As mentioned a few days ago, I'm pulling up all my tomato fencing, carpet paths and drip hoses just so I can rototill my lasagna-garden beds and rake out as much of the cut-up wiregrass as possible. Then, the entire garden, or almost all of it, will be covered with black plastic. The idea is to literally bake the soil and burn up the wiregrass in the soil.
Of course this will affect the rest of the healthy soil microbes, and mean I'll need to refresh the soil with manure, compost and everything else I can think of to bring it back to life - BUT- if I don't bake the soil, the wiregrass will just increase and choke out the desirable plants.
So my entire garden will be under black plastic this year but I still need to grow veggies.
The answer is straw bale gardening.
Photo from Nichols Garden Nursery
The idea is perfect not only for my situation but for anyone who wants to garden without digging, tilling, building raised beds, or doing much weeding.
Straw bales are available at most gardening centers, or at rural farms if you're lucky enough. At our Lowe's they cost approximately $4.00 each.
Clicking on the credits for either of these pictures will take you to two sites with much more detail. The basic idea works this way:
1) Set the dry bale whenever you want your garden to be. Water the bale for 10 days.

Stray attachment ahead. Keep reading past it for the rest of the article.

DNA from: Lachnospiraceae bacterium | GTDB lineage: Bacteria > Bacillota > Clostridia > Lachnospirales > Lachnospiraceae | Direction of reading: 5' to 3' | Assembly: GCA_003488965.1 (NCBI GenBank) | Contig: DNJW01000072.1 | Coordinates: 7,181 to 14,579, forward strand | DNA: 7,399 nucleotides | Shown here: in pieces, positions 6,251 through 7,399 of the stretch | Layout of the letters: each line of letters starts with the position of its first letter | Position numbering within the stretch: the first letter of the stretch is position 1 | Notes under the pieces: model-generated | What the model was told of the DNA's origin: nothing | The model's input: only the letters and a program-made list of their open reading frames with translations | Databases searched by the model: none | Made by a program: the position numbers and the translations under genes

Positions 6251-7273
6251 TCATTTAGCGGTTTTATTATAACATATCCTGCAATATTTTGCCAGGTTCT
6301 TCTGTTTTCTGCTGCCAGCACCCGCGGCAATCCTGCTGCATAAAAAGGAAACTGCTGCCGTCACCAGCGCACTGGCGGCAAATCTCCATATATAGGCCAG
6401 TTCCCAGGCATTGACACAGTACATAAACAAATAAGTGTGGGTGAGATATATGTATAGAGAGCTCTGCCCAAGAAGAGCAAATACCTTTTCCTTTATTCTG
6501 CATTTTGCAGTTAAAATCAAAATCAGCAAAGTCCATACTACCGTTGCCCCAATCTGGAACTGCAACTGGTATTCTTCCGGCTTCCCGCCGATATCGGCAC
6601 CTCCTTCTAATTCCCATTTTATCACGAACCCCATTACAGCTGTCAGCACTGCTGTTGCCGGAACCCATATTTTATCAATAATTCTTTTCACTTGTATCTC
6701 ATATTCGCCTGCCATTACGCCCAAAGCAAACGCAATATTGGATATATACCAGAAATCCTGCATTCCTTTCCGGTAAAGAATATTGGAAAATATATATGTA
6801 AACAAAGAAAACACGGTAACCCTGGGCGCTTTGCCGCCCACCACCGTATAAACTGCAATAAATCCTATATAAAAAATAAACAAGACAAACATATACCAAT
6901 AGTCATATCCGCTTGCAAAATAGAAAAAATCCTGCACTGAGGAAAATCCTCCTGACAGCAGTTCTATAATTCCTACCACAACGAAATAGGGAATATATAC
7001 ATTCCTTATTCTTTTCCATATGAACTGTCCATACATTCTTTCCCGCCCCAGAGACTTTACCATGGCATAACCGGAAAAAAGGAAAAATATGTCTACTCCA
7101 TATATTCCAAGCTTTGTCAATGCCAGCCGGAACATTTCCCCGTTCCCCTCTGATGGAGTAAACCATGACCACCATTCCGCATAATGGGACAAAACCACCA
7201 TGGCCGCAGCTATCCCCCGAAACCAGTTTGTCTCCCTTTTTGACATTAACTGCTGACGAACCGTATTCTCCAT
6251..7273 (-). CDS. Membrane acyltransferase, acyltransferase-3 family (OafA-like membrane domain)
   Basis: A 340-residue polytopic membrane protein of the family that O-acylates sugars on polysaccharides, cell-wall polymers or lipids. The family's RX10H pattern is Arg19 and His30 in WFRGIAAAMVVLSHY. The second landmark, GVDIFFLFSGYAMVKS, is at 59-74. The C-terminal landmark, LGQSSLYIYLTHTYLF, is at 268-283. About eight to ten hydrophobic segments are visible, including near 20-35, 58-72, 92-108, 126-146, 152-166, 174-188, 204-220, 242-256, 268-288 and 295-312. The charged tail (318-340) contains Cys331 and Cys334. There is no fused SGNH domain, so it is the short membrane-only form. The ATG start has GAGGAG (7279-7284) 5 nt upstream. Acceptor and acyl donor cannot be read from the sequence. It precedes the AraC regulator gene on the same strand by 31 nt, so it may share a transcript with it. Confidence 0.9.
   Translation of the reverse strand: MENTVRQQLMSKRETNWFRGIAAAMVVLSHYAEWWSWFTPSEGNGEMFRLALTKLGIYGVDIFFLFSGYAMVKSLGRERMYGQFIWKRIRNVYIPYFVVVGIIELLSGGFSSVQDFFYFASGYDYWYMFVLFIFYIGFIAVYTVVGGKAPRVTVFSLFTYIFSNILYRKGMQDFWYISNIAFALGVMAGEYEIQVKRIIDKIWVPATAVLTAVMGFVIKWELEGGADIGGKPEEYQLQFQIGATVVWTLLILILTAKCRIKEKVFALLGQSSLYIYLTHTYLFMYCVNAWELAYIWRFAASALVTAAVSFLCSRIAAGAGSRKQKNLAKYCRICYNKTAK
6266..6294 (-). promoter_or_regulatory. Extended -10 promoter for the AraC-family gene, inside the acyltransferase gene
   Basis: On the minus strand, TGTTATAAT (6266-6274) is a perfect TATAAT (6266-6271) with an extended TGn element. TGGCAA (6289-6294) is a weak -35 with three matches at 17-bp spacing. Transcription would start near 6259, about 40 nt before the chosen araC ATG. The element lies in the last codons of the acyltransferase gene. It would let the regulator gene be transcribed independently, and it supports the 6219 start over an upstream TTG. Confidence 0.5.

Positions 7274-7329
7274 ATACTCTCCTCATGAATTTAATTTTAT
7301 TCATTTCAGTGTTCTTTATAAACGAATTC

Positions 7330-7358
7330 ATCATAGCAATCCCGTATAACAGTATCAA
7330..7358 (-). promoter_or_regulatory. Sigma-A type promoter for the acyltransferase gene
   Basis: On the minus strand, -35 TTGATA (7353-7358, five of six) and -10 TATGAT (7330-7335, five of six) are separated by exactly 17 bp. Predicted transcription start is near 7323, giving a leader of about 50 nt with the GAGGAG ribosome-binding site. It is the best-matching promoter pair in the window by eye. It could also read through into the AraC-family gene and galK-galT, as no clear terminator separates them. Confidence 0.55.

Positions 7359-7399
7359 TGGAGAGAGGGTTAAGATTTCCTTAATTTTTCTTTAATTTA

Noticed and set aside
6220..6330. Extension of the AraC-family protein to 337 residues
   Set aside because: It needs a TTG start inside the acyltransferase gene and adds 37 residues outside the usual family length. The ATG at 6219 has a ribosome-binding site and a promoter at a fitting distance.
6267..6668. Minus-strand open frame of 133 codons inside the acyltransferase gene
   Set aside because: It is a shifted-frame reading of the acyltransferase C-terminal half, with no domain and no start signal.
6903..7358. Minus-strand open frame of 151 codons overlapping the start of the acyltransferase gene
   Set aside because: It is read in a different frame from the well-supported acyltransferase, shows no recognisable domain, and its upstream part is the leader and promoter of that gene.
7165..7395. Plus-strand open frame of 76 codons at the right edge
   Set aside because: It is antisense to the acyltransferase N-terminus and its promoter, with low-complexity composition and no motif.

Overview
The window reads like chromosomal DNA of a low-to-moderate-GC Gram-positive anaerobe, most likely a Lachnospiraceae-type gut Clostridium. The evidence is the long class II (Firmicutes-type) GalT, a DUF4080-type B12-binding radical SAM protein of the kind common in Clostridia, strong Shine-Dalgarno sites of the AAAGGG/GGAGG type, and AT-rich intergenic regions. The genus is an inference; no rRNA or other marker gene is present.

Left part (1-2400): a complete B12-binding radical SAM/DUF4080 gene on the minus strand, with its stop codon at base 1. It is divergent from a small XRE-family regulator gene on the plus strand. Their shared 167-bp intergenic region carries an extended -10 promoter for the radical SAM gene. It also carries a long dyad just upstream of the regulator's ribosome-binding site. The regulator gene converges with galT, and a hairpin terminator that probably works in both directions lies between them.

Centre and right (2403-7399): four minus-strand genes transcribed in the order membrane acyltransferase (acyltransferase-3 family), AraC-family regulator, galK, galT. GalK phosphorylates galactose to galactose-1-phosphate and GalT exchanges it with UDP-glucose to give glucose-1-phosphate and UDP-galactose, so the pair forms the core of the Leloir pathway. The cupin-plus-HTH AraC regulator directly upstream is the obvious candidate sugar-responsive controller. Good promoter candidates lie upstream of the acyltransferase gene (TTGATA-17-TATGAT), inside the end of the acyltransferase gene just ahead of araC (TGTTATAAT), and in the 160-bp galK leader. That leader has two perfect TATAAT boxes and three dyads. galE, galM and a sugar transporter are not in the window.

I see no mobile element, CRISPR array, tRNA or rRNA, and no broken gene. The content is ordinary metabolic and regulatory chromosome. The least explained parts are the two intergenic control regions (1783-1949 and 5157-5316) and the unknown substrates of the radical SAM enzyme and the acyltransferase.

2) To plant seeds, spread a layer of compost, fertilizer, and potting soil over the top of the bail. Water. Plant the seed in this layer.
3) For seedlings, hollow out a planting hole, and fill it with compost, fertilizer, potting soil, and water again. Plant the seedling in said hole.
3) You must water everyday. I've seen a couple ideas, and the best is at the site below (Charlotte Nelson's) - the idea of laying the drip hose across the tops of a succession of bales. I'm planning on hooking up the drip hoses to my rain barrel system.
4) The top site, Nichols Garden Nursery, mentions I'll need something called legume inoculant for my peas and beans. I've no idea what this is, but as soon as I find it, I'll let you know.
This is the goal:
Photo from Charlotte Nelson's Straw Bale Garden
Pros would also include less chance of disease and soil insects finding the plants, easy to mow around, bales should last at least two years, and after they begin to fall apart and decompose, they can be used as mulch (on what will hopefully be my newly wiregrasss-free garden).
Plus, I'm thinking I can build mazes with the bales and provide instant entertainment for the neighborhood kids.